Flash Blog #2: What is something that you are thankful for that you did not used to be thankful for?

Disclaimer: This is a flash blog written in ten minutes based on a prompt by our site coordinator, Alison Wood.  Please excuse any typos or grammatical errors.

Oh man, Alison gave us a tough prompt for this flash blog.  As soon as she said it, my mind began to race through the past three months trying to come up with an answer.  The answer I will settle on is cleanliness.  I have lived in a clean environment all my life.  My parents kept my childhood home well maintained, I always cleaned my dorm room in college, and (for the most part) my housemates and I work hard to maintain a clean space in our YAV house.  What I have learned from working at CHRPA is that cleanliness is a luxury that many do not have.  As part of my job, I walk into many people’s homes, and the reality is that most are not clean.  I have seen varying levels of disorganization, clutter, and hoarding during my three months on the job.  I will admit, my gut reaction is to make a snap judgement.  Why would someone live this way?  I often think.  Yet when you talk to homeowners, there are so many layers behind their living situations.  Elderly or disabled clients lack the physical mobility to move about their house or do chores.  Other clients juggle multiple jobs while raising a family, so there is no time left in their day to tend to household matters.  Still, others may have lived their whole lives in poverty, so it may be hard for them to throw things away.  The point is, anytime that voice pops into my head asking me to make a snap judgement, I try to step back and see the big picture.  The virtue of maintaining a clean home is ingrained in us all our lives.  Afterall, the saying goes “cleanliness is next to Godliness.”  But the more I see, the more I realize this attitude is just another way to shame those who lack the privilege of having extra time and resources that they can use to take care of their home.  I am grateful that I have the ability to live in a home that is “clean”, but I am actively trying to separate the morality and judgement that can so often by tied into the arbitrary definition of what makes a home clean.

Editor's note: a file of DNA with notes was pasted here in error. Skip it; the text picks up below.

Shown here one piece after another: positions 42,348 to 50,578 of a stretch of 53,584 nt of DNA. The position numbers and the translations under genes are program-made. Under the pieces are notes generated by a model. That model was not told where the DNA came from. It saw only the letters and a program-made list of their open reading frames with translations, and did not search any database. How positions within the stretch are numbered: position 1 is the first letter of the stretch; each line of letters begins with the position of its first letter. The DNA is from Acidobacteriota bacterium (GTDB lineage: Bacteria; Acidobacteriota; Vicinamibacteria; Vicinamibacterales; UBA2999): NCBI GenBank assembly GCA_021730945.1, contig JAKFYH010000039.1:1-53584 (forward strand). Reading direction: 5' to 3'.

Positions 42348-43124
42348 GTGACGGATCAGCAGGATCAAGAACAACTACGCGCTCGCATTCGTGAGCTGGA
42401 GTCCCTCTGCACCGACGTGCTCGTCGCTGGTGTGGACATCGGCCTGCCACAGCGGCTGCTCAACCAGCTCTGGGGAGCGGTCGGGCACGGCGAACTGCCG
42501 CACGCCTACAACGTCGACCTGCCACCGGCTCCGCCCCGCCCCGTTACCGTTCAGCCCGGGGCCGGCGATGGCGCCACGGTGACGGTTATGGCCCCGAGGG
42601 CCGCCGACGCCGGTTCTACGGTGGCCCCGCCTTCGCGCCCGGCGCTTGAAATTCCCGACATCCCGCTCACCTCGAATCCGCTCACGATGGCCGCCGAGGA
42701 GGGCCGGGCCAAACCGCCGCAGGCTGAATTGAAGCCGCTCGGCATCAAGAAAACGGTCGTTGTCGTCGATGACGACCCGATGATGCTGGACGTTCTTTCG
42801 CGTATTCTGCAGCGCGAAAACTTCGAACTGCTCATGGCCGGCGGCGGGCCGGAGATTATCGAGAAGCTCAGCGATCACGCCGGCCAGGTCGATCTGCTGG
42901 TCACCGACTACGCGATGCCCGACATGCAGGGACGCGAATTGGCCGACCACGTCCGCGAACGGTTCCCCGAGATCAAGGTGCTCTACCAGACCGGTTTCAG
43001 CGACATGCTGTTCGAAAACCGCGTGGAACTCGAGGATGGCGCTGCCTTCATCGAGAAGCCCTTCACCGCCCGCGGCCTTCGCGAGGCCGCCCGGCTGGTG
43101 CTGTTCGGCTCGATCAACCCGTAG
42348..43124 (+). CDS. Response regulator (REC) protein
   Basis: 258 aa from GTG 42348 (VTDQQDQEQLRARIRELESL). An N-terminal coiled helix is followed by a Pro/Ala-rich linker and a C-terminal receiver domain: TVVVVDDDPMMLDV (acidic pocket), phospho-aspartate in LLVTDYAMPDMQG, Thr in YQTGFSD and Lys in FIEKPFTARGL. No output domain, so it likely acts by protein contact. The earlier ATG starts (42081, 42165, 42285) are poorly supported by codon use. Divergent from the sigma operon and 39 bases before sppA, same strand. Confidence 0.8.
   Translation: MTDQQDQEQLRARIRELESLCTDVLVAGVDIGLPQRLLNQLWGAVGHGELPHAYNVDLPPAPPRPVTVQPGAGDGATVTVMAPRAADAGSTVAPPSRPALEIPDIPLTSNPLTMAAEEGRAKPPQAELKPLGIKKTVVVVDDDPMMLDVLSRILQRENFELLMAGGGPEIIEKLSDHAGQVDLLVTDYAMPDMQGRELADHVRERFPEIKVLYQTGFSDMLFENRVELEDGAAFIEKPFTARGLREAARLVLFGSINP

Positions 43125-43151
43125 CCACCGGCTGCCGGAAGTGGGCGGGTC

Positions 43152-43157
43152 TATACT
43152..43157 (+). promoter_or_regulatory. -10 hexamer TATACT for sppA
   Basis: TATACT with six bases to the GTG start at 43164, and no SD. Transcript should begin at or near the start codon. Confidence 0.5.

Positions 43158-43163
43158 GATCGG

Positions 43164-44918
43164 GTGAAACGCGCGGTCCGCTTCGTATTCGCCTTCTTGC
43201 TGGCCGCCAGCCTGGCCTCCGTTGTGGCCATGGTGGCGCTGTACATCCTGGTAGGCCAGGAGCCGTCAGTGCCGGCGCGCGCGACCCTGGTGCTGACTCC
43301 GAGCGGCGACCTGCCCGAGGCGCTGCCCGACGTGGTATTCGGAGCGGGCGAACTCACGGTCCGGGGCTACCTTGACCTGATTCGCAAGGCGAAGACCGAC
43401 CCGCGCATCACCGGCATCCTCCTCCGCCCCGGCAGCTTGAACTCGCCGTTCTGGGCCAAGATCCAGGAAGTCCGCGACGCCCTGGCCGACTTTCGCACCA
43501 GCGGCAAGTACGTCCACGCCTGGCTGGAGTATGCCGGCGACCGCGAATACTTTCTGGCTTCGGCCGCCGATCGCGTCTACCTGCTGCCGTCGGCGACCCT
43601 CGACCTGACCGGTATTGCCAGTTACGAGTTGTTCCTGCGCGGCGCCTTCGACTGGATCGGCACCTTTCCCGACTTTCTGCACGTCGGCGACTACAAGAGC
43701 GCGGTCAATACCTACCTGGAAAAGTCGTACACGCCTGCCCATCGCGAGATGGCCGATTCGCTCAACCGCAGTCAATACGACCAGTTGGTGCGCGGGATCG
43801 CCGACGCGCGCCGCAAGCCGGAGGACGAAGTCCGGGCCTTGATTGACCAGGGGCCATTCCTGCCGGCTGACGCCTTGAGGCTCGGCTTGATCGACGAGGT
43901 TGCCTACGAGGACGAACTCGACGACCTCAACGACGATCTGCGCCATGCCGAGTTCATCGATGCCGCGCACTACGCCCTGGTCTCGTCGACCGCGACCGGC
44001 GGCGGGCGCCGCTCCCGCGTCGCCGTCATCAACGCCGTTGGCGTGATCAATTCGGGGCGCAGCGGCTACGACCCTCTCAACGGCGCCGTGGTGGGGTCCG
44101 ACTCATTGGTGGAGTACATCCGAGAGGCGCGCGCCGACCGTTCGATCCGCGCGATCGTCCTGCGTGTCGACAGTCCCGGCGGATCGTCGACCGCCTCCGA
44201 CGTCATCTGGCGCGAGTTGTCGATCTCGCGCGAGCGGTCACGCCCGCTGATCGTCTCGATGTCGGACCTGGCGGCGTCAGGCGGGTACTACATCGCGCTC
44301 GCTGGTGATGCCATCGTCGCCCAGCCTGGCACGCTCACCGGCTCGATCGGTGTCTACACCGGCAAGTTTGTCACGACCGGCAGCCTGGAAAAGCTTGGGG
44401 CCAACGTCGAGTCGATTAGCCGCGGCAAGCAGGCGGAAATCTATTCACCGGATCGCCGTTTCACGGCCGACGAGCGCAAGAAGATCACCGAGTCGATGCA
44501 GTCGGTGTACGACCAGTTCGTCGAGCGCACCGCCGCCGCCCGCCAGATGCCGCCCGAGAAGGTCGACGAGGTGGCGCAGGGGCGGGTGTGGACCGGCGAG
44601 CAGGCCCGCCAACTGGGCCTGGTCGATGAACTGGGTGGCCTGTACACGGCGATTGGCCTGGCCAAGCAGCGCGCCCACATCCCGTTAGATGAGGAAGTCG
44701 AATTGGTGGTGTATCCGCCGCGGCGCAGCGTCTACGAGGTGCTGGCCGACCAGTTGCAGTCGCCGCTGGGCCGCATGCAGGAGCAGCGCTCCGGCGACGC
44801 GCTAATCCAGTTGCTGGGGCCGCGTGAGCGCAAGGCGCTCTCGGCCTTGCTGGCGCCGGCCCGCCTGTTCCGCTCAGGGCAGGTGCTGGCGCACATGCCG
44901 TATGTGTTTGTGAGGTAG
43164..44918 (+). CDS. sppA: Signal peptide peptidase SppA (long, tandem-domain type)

The staff members at Community Home Repair Projects of Arizona (CHRPA), the organization I am serving with during my YAV year, are required to write two stories a month about their experiences providing home repair services to low-income clients.  The motivation behind this requirement is CHRPA’s belief that the best way to convey their work and impact to the general public is through the art of storytelling.  Each February, our Development Director compiles stories written during the past twelve months into a book called “CHRPA Tales.”  As a volunteer, I am not exempt from the two stories a month rule.  Therefore, I thought this blog would be a great place to merge my writing for YAV and writing for CHRPA.  Periodically, I will publish a story I wrote for CHRPA to give you a better sense of my ongoing work with this organization.  Below you will find a story I wrote about a client I visited in September, during my second week as a volunteer.  Enjoy!


Note: All names in this story have been changed for sake of privacy.

How do you respond when someone you have known for merely six hours shows you overwhelming gratitude, especially when you feel that gratitude is unwarranted?  That is a question I wrestled with during my second week at CHRPA.

For context, I started at CHRPA with no prior experience in home repair.  Before this year, the only tools I had ever used were a screwdriver, a hammer, and occasionally, a drill.  During my first weeks as a volunteer, I was constantly learning about new tools and new methods of repair, and my head was spinning trying to keep it all straight.  The people I worked with were excellent teachers, taking the time to answer my questions and exhibiting patience when I made inevitable mistakes. Still, my lack of prior knowledge meant the amount of help I could actually offer my coworkers on jobs was minimal.  I knew this would change and I would eventually find my stride, but at first, I was constantly humbled by how little I knew.